Garo Hills militant crisis: Who is to be blamed?
SHILLONG: What went wrong with Garo Hills – the topography of the region, step motherly treatment meted out by the government or unemployment?
Well, going by the confession made by the surrendered cadres of various militant outfits, it all points in one direction—lack of opportunity caused by poor governance.
If only governance in Garo Hills was as good as Shillong, the problem of militancy would have been a far cry if the confession made by the surrendered cadres is anything to go by with.
"Corruption in Garo Hills is the main reason when we decided to rebel and form AMEF," said C-in-C of AMEF Timudh D Marak said soon after surrendering before the state police here earlier today.
Does it require taking up arms to get the attention of the government both at the centre and the state?
Well, ironically, going by the confessions and what follows next, it seems the answer to the question is a big YES.
The mushrooming of militant outfits in Garo Hills is not a new issue. The fact remains that these outfits are nothing but break-away faction of the existing militant outfits operating in the region.
The government, church organisations and civil organisation had time and again called upon these militant outfits to shun violence and join the mainstream. However, other than few like the ANVC, not much progress has been seen in decades.
On the other hand, the surrendering of the leaders of AMEF, a break-away faction of GNLA, was a major boost for the Meghalaya Police. But the question is how big is this, a boost in countering the root cause of militancy in Garo Hills.
For sure, there have been and will be militant cadres surrendering, government calling out for peace talks, however, the problem will still haunt the region if the root cause which seemingly is 'under-development' caused by poor governance is not tackled.
The government both at the centre and state seems dedicated to wipe out militancy in the region for which heavy funds was sanctioned and utilised for the purpose. The question arises—What if that much of money, time and attention were spent on development by the previous governments since the attainment of statehood, perhaps things would have been different.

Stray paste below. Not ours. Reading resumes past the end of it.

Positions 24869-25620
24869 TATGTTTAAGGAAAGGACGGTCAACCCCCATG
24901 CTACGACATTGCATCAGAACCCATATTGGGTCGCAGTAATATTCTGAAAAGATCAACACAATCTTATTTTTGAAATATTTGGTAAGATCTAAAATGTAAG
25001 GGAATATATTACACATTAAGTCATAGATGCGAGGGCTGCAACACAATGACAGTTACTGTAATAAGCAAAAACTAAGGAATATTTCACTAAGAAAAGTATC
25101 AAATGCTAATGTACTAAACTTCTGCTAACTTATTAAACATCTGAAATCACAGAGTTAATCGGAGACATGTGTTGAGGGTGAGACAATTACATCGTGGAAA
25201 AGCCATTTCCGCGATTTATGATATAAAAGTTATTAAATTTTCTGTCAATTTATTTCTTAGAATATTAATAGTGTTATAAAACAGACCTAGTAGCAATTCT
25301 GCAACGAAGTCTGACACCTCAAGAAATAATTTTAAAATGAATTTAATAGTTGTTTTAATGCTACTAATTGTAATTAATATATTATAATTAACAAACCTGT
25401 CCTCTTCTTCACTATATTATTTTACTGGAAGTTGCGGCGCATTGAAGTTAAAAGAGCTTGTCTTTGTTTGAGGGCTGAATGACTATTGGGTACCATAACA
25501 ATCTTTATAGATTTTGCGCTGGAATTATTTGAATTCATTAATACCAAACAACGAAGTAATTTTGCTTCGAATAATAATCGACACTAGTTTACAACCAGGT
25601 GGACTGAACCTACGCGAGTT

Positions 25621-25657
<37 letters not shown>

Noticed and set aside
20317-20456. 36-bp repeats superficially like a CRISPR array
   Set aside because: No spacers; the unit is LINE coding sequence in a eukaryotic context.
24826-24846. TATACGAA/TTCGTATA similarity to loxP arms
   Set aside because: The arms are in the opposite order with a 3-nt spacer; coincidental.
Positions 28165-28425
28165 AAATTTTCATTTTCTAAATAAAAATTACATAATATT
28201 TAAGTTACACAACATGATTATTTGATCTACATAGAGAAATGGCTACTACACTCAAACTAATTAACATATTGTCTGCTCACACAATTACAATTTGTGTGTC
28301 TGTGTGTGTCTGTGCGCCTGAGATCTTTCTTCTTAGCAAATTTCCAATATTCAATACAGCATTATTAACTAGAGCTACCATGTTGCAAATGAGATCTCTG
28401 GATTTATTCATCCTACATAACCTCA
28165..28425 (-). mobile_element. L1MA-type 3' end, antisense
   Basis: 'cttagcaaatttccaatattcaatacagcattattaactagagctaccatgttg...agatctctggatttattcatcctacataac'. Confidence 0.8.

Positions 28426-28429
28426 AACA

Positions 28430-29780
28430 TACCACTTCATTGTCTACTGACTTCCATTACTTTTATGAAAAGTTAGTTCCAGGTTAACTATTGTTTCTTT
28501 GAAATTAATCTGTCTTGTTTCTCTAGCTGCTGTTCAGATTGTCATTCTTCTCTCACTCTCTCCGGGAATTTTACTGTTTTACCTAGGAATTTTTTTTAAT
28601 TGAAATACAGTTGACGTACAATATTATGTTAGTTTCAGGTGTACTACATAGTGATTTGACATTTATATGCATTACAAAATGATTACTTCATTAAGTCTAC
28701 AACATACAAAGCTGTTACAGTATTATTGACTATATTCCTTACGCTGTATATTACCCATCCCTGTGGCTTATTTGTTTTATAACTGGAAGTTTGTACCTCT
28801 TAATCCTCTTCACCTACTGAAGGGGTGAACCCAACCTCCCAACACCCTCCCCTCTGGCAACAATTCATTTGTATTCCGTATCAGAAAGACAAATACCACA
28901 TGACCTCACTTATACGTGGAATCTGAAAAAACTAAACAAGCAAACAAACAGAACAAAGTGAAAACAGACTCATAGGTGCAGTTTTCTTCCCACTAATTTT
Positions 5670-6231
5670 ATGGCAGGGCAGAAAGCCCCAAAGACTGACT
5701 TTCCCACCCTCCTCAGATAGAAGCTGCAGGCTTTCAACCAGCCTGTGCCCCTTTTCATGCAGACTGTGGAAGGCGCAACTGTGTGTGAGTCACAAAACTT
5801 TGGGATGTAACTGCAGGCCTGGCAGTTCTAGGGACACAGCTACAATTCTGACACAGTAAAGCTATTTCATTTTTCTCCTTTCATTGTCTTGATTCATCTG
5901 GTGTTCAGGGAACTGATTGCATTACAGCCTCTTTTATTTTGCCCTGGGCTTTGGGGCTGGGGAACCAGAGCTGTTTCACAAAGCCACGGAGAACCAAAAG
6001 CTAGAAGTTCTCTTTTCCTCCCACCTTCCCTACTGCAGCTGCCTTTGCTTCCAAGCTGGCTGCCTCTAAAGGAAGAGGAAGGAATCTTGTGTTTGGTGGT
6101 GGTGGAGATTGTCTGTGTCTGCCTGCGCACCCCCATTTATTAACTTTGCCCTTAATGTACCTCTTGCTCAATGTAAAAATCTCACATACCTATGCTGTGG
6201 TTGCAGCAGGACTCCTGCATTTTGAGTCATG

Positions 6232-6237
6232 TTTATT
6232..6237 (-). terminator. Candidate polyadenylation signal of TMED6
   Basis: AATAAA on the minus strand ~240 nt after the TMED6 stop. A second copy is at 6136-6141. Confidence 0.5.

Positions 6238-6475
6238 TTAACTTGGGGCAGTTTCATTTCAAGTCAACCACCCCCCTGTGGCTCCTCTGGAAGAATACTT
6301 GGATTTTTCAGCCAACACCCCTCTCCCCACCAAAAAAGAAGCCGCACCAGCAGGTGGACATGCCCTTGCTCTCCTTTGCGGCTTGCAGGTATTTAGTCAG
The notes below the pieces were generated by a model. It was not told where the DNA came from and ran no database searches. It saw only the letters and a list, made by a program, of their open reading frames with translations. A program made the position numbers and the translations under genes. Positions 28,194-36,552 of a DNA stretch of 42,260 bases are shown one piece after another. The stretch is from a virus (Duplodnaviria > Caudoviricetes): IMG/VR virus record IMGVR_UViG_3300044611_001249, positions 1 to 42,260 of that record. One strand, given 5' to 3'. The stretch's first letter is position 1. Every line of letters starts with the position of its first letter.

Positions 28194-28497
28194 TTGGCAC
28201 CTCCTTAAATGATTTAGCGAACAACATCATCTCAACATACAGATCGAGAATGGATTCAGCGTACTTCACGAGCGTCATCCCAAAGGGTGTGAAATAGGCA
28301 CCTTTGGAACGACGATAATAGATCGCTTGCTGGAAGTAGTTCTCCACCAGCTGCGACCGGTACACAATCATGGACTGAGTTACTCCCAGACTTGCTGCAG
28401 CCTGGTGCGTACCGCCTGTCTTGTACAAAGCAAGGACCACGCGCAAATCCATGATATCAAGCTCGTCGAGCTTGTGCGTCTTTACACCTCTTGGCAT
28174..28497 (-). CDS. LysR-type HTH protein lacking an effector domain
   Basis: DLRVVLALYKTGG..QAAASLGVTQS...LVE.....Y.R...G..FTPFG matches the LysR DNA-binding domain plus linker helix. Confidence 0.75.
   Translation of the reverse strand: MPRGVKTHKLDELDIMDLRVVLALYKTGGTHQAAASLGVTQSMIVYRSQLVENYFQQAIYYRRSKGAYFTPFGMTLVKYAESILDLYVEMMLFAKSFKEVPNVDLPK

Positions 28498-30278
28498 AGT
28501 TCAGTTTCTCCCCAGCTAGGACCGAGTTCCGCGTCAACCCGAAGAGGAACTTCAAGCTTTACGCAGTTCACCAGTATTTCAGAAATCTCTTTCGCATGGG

The confession of the surrendered cadres also reflects the education scenario in Garo Hills. Unlike the then GNLA Chairman Champion Sangma, who is highly educated person and holding the post of DSP, majority of the cadres are illiterate and drop outs.
Surrendered chairman of AMEF, Sengjan N Arengh who is a graduate said that most of the militants who are serving in different outfits are illiterate and school drop outs.
The other reasons cited by the surrendered cadres are ideological difference within the outfit, desertion, lack of confidence following the death of their fellow cadres killed in an encounter with the police or arrested.
"We were part of GNLA but later formed AMEF since we did not believed the ideology of GNLA especially because the top leaders of GNLA are busy making money," Arengh said.
When asked about the extortion money and the financial status of AMEF, the surrendered militants said many Garo Businessman gave them donation which was used for procurement of some arms, uniforms and food.
When asked about the links of AMEF with other groups, they said that they had no links with any groups but they were planning to tie up with NSCN K but it could not materialized.
The surrendered cadres also pointed out that one of the reason for their surrender was the fact that their cadres were not paying heeds to their orders which included not abducting and killing people.
(Featured Image: ProKerala)